Nearly all students thank god for Hurricane Sandy as it means they can party in the blackout for two days but for Wall St. time is money. Stock traders are itching to trade but option traders are taking a hit in the wallet as markets stays closed for a second day. An option has an expiration date, and as the market stays closed the option loses time value, especially with weekly options. Weekly options only have a five day lifespan and taking two days away from that will mean that they will lose 40% of their option value. This will benefit the sellers of the options as the likelihood of the option will expire out of the money.
The NYSE is said to be prepared to open on Wednesday. The timing here is auspicious because the job report is out on Friday and the US elections are approaching. Both of these are two big market moving events. There will also be a huge order imbalance causing choppiness in trading as bulk orders stack up over the weekend.
Trading volume has been low, unaffected exchanges in the US remain closed because the NYSE and other markets worldwide have been conservative with their positions as Hurricane Sandy is still in affected and data on damage still needs to be measured. The loss in business activity will be a short term blow to the American economy.
Once the market opens, we can expect to see insurance stocks dip as they will have to pay off insurance contracts. It will seem like shorting them will be a no brainer. If you are planning to react to the price movement, I suggest you think again. One recent academic study by Utah State University examines Hurricanes Katrina and Rita, looking at attempts to short sell insurance companies. These companies typically need to pay out claims in the wake a storm, and the events can hurt their bottom line, providing bearish investors with a profit opportunity. Because of the complexity involved, short selling is a relatively rare tactic for individual investors to employ. Many consider it mostly the province of professionals like hedge funds and Wall Street trading desks. The findings: investors did time short sales to Hurricane Katrina, but they were late to the game. In fact, short selling didn’t spike until three trading days after Hurricane Katrina’s landfall, when stock prices had already fallen.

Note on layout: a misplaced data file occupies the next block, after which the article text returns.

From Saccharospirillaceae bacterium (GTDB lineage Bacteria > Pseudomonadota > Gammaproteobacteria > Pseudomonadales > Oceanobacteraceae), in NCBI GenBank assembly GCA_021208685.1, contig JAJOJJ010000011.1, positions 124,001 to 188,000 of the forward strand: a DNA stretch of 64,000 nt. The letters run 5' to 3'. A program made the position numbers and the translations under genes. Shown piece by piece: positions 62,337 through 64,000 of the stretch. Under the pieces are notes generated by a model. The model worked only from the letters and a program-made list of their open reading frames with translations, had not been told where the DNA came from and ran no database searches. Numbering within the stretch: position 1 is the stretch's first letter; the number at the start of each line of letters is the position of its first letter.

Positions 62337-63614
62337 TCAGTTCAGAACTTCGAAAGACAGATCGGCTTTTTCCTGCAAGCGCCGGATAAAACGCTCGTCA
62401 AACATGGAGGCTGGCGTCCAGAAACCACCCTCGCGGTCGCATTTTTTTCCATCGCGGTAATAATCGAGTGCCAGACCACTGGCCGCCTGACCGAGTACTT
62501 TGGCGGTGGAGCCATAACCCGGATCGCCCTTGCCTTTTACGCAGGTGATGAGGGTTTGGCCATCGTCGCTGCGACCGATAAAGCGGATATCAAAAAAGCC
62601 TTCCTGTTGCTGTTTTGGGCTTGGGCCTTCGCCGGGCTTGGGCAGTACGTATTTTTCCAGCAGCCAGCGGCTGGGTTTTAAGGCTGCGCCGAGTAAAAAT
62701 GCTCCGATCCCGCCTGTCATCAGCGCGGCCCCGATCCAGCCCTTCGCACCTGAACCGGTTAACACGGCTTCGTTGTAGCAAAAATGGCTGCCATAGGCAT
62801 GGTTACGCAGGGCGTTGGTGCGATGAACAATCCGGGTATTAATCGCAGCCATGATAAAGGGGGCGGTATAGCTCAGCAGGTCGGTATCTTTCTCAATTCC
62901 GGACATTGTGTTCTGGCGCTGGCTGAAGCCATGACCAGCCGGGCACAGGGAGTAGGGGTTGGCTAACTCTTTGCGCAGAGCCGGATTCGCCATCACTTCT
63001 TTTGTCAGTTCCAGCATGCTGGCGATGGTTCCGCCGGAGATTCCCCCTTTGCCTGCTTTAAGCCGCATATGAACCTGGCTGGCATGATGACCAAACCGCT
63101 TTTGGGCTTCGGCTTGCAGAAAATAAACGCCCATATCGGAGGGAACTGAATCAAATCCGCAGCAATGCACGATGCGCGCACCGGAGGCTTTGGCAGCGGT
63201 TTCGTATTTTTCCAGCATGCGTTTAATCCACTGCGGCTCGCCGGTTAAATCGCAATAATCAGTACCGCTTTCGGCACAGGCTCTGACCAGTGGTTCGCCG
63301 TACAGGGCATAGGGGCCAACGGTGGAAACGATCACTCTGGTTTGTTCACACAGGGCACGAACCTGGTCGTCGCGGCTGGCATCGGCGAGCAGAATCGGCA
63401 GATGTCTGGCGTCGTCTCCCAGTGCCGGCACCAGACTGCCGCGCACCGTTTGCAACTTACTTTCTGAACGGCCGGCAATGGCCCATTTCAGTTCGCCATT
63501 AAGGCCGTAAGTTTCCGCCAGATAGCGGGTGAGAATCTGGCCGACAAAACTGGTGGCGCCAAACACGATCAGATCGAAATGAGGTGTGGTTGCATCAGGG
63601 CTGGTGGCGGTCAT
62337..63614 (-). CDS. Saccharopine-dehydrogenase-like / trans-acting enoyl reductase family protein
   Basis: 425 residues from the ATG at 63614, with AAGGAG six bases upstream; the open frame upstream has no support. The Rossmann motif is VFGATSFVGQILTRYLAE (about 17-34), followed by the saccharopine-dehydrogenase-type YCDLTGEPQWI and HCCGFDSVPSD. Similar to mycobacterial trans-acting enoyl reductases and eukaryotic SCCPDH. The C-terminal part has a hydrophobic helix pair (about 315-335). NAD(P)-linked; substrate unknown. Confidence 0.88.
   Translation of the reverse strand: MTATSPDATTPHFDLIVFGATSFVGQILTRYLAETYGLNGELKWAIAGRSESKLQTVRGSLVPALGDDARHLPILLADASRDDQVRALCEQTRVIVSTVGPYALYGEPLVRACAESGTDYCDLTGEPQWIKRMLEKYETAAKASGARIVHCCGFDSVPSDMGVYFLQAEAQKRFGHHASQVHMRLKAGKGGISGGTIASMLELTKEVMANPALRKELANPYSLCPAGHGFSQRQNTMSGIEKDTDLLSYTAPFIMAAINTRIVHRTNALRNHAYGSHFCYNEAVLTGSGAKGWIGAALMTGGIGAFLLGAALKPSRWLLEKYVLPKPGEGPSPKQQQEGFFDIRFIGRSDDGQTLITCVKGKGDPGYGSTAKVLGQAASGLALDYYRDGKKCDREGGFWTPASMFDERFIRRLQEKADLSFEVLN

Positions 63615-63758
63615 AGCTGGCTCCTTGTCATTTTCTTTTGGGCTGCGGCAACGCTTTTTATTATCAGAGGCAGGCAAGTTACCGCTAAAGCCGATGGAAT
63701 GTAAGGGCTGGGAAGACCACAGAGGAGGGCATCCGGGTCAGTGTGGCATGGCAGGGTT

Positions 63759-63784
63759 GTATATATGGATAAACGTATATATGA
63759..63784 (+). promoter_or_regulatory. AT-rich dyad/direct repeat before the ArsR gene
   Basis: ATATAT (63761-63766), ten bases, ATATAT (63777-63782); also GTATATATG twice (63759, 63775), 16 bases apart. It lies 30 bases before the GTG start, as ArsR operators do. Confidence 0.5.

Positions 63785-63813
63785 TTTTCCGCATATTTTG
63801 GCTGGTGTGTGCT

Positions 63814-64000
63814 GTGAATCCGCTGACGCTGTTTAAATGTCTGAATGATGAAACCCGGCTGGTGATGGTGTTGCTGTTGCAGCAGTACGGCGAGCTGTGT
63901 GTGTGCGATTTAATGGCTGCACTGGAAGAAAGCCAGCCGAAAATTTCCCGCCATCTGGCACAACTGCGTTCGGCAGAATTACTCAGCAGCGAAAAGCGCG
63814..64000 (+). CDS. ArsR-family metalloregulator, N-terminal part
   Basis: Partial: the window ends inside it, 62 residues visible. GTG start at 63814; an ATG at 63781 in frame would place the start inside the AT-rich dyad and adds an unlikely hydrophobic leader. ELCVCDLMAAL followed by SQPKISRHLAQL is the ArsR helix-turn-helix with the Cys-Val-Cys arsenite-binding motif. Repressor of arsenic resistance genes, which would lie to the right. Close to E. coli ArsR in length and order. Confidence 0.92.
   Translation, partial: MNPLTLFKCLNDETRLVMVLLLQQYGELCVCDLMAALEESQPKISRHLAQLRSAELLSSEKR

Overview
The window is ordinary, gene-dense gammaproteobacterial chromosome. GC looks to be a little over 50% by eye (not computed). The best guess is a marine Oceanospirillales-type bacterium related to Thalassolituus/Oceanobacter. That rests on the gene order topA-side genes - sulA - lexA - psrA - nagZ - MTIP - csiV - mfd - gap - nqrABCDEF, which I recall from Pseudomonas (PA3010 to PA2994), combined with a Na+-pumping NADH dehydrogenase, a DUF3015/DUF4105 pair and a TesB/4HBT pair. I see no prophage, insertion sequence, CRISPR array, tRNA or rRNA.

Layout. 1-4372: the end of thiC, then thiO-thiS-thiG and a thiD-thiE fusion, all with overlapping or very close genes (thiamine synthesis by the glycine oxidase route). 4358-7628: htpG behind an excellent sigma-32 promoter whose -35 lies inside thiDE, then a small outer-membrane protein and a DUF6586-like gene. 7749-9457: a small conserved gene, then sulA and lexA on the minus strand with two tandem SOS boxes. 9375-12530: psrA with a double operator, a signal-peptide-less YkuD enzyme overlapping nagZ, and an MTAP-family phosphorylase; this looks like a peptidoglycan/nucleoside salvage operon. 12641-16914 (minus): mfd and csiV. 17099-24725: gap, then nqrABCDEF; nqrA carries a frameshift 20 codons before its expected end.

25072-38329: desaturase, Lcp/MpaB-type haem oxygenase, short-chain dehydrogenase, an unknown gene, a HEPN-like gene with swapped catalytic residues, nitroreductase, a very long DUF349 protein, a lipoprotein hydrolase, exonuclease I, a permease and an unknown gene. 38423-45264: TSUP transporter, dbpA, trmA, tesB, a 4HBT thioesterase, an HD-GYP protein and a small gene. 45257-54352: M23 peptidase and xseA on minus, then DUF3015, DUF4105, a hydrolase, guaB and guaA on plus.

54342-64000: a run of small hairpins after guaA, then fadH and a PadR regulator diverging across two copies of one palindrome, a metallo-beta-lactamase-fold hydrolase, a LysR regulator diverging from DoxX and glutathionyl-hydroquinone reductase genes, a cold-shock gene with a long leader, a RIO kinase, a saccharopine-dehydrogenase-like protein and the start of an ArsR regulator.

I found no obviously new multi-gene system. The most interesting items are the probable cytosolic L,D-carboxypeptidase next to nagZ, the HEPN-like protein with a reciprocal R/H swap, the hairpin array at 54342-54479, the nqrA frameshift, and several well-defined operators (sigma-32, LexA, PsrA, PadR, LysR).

When Hurricane Rita appeared about a month later, investors were faster on the draw, with a spike in short selling of insurance stocks starting in the week before landfall. Even then, however, trading seemed somewhat indiscriminate, with investors failing to concentrate on insurers that had Gulf Coast exposure.
Of course, while Katrina has become synonymous with devastation, particularly for New Orleans, Rita seems destined to be a footnote in history. So in retrospect, those moves look less like prescience and more like bandwagon jumping.
To be sure, it can be difficult to predict investors’ intentions from looking at aggregate trading data. Blau points out that it is impossible to tell for sure whether any particular bet was profitable for the person who made it.
Still, investors planning to bet on a hunch about Hurricane Sandy don’t seem to have history on their side. Not that will stop them.